The namesake of our shop, filigree, refers to the intricate wire work often done in gold or silver that consists of metal beads and threads woven together to create beautiful pieces with a unique and familiar look. The name filigree comes from the latin words “filum” meaning thread and “granum” meaning grain. The style has existed for thousands of years and has spread and flourished in cultures all across the globe.
Today filigree is made by master jewelers but thousands of years ago it was a far more common skill that was practiced by many.
Filigree work is probably most known in jewelry, although the fabrication of iron railings and household items like plates and lamps are also common places for it to be found. Stretching all the way back to ancient Greece and Mesopotamia the style spread to Asia, Europe, and the Americas. Today, areas like Eastern India are home to a style of filigree called Tarakasi and Mompox, Columbia is known for a style of silver filigree called Mompox Filigrana. China is also a hotbed of gold filigree where filigree inlay art is one of the Eight Traditional Arts and Crafts of Beijing.
The universal appreciation of the skill required to craft these intricate and elaborate works by hand has helped this style of metal work spread to cultures all around the world. This is something we love here at Filigree Jewelers, and we enjoy teaching and sharing this magnificent style with everyone we can.
The most telling aspect of filigree is the delicate wire work. Master jewelers weave and twist threads of precious metal wires to form incredible textures and details.
Pictured above are two brilliant examples of filigree wire work done in pins and pendants. The wires in the butterfly wings are even beaded to sparkle even brighter.
Below are two darling filigree rings from the Art Deco period. Milgrained wires were often used to create beautiful mountings for precious gemstones like the ring on the right. This style of engagement ring created an ornate look where the mountings were as stunning as the diamonds they held.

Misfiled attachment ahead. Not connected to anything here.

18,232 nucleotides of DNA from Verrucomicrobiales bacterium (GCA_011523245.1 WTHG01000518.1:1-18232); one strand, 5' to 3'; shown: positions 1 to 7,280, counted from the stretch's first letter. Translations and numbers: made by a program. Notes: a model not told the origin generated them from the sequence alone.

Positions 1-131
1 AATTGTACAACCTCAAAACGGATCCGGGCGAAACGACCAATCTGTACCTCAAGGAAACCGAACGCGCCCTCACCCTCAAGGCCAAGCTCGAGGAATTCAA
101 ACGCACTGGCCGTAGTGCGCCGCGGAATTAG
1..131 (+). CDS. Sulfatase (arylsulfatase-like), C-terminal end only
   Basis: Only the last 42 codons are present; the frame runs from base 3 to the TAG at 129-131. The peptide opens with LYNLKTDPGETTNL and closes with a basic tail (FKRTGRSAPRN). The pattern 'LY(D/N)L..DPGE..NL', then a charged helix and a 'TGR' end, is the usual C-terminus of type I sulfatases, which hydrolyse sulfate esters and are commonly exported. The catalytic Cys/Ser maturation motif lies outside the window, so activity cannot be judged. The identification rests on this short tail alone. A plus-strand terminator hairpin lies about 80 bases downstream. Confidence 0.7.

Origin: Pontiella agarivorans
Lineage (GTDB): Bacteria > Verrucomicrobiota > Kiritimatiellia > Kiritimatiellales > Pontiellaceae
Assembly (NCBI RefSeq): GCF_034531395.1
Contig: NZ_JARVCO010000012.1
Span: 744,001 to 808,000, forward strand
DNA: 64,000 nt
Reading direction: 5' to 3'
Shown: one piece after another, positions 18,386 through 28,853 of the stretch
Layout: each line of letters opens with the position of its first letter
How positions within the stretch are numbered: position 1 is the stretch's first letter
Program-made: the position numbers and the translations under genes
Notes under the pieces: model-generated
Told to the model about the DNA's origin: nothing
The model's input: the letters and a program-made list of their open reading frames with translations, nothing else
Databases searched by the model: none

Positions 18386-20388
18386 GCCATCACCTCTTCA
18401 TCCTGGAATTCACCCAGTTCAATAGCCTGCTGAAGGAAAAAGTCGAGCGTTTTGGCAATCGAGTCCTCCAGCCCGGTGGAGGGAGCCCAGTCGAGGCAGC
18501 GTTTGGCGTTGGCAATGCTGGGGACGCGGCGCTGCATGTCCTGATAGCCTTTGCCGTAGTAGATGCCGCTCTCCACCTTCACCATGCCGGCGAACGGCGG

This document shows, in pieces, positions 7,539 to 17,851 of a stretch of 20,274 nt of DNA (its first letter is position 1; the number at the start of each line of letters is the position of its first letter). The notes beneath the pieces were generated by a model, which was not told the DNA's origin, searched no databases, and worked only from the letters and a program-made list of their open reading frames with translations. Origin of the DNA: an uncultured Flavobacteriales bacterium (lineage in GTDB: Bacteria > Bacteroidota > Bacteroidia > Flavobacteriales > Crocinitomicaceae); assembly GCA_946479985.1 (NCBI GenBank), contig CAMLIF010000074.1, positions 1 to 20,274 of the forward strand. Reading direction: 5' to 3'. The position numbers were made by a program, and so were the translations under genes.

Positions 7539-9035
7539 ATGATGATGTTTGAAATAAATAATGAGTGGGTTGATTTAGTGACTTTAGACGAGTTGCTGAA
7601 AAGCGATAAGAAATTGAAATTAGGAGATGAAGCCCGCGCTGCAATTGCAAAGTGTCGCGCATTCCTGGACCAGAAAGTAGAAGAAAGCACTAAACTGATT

Filigree technology: laser cutting
Laser cutting technologies were developed in the 1960’s and have been used in jewelry making since 1965 when Western Electric began using lasers to drill holes into diamond dies. Today laser cutting continues to be used in many aspects of jewelry making. The ability to precisely cut metal at incredibly small tolerances has made it easier for the filigree look to be mass produced.
Some of the most noticeable filigree work you will find in our inventory is on the many pins, brooches, and pendants we have from the Victorian and Edwardian periods. This fine brooch has a fabulous variety of filigree work with parallel wires running between the curved flowery borders.
The filigree work on the bracelet of this incredible Edwardian watch makes a lovely setting for the many diamonds. The marquise shaped scrolling filigree work in the open space next to the dial is a fabulous example of European filigree work from the early 20th century.
This Art Deco filigree necklace is the epitome of the type of beautiful lattice of milgrain wires done in 14 karat white gold. The rectangular frame continues the filigree work even from the side view. This is one of the best example of stunning Art Deco filigree work we have, but there are still many other fine examples in our large inventory of unique vintage pieces.
Pictured below are some more fine examples of the many different examples of filigree works we have in our inventory. Be sure to view our antique and vintage engagement rings for many more examples of stunning rings like these!